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Tour de France 2017: Chris Froome wins yellow jersey for the fourth time

Britain’s Chris Froome won the Tour de France for the fourth time as Dylan Groenewegen sprinted to victory in Paris on the 21st and final stage.

Groenewegen defeated German Andre Greipel in a frenetic final sprint on the Champs Elysees but the day belonged to 32-year-old Froome.

The Team Sky rider is now second in the all-time list after completing his third successive victory.

Rigoberto Uran was second, 54 seconds behind, with Romain Bardet third.

“Each time I have won has been so unique, such a different battle to get to this moment,” said Froome afterwards.

“They are all so special but this will be remembered as the closest and most hard fought.”

It was a largely processional stage before they reached Paris – with Yoann Offredo stopping to greet family and friends as the race passed close to his home and Cyril Gautier writing a marriage proposal on a piece on paper that was then broadcast on television.

But the stage ended in the expected bunch finish – with several teams trying to set up their sprinters before Lotto NL-Jumbo’s Groenewegen held off his rivals to cross the line first.

Lotto Soudal’s Greipel banged his head against his handlebars in frustration as he ended a Tour without a stage win for the first time.

An unusual thing happened to Froome during the 2017 Tour – he had the yellow jersey taken off him.

Froome cracked on the steep incline up to the summit finish at Peyragudes at the end of stage 12, losing 22 seconds to Italian Fabio Aru.

It gave Aru a six-second advantage and the rest of Froome’s rivals hope that they could seriously threaten the 32-year-old for the first time in several years.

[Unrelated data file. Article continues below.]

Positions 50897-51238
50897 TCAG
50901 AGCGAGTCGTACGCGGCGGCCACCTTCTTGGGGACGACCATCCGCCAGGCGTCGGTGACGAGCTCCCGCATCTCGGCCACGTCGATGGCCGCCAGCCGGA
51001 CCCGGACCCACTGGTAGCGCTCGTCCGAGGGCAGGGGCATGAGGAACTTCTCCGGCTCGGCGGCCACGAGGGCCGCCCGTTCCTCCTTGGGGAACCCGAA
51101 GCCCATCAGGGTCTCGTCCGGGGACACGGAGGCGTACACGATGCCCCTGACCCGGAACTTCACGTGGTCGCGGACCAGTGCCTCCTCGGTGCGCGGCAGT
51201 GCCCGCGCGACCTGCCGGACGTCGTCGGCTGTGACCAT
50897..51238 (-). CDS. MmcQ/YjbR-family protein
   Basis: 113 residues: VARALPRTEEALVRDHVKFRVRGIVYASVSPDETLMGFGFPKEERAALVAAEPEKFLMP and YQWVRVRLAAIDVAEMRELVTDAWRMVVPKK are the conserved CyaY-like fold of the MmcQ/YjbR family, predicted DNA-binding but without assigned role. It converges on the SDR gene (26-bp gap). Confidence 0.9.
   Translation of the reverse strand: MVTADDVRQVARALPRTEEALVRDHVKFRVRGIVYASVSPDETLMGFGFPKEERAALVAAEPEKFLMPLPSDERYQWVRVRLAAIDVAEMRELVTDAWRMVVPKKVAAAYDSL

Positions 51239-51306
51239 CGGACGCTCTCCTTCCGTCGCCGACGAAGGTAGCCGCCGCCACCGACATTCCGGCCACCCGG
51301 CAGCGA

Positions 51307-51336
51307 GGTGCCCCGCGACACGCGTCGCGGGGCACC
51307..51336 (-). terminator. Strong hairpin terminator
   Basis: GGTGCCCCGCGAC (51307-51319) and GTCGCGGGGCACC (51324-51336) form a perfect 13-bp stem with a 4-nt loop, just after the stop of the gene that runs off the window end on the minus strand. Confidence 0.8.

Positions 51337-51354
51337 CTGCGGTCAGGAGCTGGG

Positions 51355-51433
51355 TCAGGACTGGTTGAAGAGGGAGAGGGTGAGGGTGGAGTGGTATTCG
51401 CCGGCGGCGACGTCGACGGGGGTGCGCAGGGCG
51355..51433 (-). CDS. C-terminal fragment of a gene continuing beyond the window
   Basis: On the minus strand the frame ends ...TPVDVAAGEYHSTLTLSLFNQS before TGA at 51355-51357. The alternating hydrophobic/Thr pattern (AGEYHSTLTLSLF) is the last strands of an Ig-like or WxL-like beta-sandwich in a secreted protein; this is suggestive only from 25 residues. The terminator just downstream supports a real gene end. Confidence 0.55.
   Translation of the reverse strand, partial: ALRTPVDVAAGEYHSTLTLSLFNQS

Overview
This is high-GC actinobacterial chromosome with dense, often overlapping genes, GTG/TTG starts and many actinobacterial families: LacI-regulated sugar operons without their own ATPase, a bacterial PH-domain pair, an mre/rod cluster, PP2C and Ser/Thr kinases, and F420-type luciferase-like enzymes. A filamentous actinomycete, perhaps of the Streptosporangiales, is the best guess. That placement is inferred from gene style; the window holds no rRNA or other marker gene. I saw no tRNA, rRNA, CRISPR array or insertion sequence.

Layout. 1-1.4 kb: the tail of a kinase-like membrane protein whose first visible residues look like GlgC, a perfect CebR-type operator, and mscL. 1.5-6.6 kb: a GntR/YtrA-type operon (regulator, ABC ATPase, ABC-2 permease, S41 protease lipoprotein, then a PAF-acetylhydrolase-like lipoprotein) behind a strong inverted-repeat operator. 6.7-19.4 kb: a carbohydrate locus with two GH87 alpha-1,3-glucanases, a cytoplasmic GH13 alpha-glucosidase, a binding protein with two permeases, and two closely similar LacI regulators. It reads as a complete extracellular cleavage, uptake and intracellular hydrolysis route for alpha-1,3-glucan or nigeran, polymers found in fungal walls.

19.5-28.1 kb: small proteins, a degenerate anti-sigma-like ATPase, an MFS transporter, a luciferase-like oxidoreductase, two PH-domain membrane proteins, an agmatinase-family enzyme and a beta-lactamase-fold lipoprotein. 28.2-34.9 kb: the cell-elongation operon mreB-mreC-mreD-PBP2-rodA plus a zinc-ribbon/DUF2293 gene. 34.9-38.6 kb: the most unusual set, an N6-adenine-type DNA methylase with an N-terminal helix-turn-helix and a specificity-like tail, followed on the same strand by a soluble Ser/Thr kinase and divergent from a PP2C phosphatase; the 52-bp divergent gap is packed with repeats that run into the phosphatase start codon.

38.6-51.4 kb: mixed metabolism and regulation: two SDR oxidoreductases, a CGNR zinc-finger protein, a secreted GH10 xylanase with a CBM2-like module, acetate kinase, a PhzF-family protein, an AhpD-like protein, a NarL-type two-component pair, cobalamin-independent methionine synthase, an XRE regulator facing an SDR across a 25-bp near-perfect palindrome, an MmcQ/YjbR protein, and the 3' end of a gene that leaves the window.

“I suffered in the Pyrenees and lost time on Peyragudes – but normally a bad day in the mountains you can lose three minutes,” added Froome.

If his rivals thought Froome – who came into the race a little light on miles – was vulnerable he responded superbly, sprinting up to the finish in Rodez at the end of stage 14 to reclaim yellow from the tiring Aru.

Froome did not surrender the jersey again. The only time he was seriously threatened was when he had to stop to change a wheel shortly after he had been attacked by his rivals on stage 15 – but he managed to close the gap they had opened.

And even though there were only 29 seconds separating the top three of Froome, Bardet and Uran going into the time trial in Marseille on Saturday’s penultimate stage, Froome had long ago regained control of the race.

“Every Tour is hard. It’s difficult to say which was the hardest – every year you suffer. Definitely this was closest,” he added after finishing third in the time trial to extend his lead.

Froome did not win a stage this year – becoming only the seventh rider to win a Tour without one – but does move second in the list of most Tour titles.

Only the legendary Jacques Anquetil, Eddy Merckx, Bernard Hinault and Miguel Indurain – all with five wins – stand above Froome.

And there are now only three men to have worn yellow on more days – Froome has worn it 59 times and moved above Anquetil on the all-time list during this year’s Tour.

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